Welfare officers at universities and colleges around the country are calling for a "long-term solution" to the lack of student housing options and rapidly rising rents ahead of the release of Central Applications Office (CAO) offers next Monday.
A student property management agency also warned of the student rental crisis turning into a “perfect storm”, saying the increase in student numbers would lead to real “capacity challenges” in Irish cities.
A lack of housing options and rent increases could lead to an increase in student drop-out rates, according to Jimmy McGovern, vice-president and welfare officer for NUI Galway (NUIG) student union.
He advised parents and incoming students not to panic and to assess all available options.
“Searching for convenient accommodation can cause a great deal of stress, particularly for those coming to college for the first time,” said Mr McGovern. “We’re telling people not to panic but to be proactive.”
Mr McGovern advises that students view potential rooms with a family member or friend for a second opinion, and warns never to hand over a deposit without a receipt.
“Never sign a lease unless you fully understand it and have read it completely and always be clear on how often you’re expected to pay rent and the method of payment.”
Mr McGovern says the only long-term solution to the student housing crisis is for the Government to build more accommodation specifically targeted towards students.
Meanwhile, he’s urging homeowners to register with student union offices if they have a spare room available for rent.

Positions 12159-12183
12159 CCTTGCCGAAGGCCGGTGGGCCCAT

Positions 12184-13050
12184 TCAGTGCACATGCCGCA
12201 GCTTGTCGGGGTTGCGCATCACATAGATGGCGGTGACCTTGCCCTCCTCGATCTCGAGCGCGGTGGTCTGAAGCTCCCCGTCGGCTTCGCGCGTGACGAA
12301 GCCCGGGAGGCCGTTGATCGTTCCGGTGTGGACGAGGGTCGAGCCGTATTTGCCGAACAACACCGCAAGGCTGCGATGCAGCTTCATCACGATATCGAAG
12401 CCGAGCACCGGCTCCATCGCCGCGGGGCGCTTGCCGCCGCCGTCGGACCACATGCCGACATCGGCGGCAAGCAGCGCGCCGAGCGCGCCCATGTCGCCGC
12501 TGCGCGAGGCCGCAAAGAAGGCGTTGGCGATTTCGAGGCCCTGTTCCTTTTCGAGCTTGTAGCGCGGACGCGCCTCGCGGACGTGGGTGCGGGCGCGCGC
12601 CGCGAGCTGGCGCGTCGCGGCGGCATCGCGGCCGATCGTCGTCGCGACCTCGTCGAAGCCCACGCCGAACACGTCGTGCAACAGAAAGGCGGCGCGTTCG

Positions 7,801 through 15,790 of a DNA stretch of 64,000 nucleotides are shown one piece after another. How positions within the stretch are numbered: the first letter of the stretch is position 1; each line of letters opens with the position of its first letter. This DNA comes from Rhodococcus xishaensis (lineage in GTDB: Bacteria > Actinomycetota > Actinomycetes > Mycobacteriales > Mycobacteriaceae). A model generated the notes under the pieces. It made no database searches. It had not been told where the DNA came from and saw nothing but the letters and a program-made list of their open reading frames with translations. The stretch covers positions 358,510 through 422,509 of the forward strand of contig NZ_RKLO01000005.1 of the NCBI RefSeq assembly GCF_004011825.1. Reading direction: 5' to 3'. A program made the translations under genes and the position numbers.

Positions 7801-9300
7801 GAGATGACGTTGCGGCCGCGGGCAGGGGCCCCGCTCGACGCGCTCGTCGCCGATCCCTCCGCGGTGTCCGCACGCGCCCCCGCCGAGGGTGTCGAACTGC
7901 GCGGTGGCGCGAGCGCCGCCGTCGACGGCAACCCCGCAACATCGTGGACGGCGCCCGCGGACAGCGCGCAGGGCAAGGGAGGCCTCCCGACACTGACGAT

“This will help alleviate the problem in the short term, but it cannot be a permanent fix,” he said. “The Government really needs to look into this issue for a long-term solution which would be to build accommodation directly for students.”
Enda McGuane of Winters Property Management said on Thursday that many properties in Irish cities had already been “snapped up by returning second and third year students”, creating a problem for incoming Leaving Cert graduates.
Mr McGuane warned that the increase in student numbers, coupled with population growth in Irish cities, “all combine to create a student rental crisis point, a perfect storm”.
Katie Quinlan, welfare officer at University College Cork, says landlords are more interested in renting to the rising numbers of young professionals in cities like Cork and Dublin.
She’s encouraging students to consider the “digs” option where they stay with families and often receive meals.
“Renting rooms in digs is a fantastic option. It’s a way of getting in with a family and having that little bit of extra security when leaving home.”
For those moving to the capital for third level education, USI president Kevin Donoghue has advised students and parents to set out a clear plan before beginning the search.
“Don’t come up on the basis that you’ll see two houses and choose one,” said Mr Donoghue. “It sounds basic but make sure you actually look at the property, ask as many questions as you need and keep a calm head.”
The Higher Education Authority (HEA) identified a "significant shortage" of on-campus accommodation for students and has estimated a shortfall of 25,000 beds a year for the next decade in an unpublished report, the details of which were disclosed by The Irish Times last month.
Meanwhile, the latest figures on the Irish rental market from Daft.ie, released in May of this year, show overall rents rose by 8.2 per cent in the first quarter of 2015.
According to the property website, students looking for accommodation off-campus in Dublin can expect to pay €524 per month in the city centre, €428 in the north of the capital and €453 in the south of the city for a single bedroom in a house or apartment.
In Cork, a single room will cost €320 in the city centre, while a single in Galway is expected to cost €309.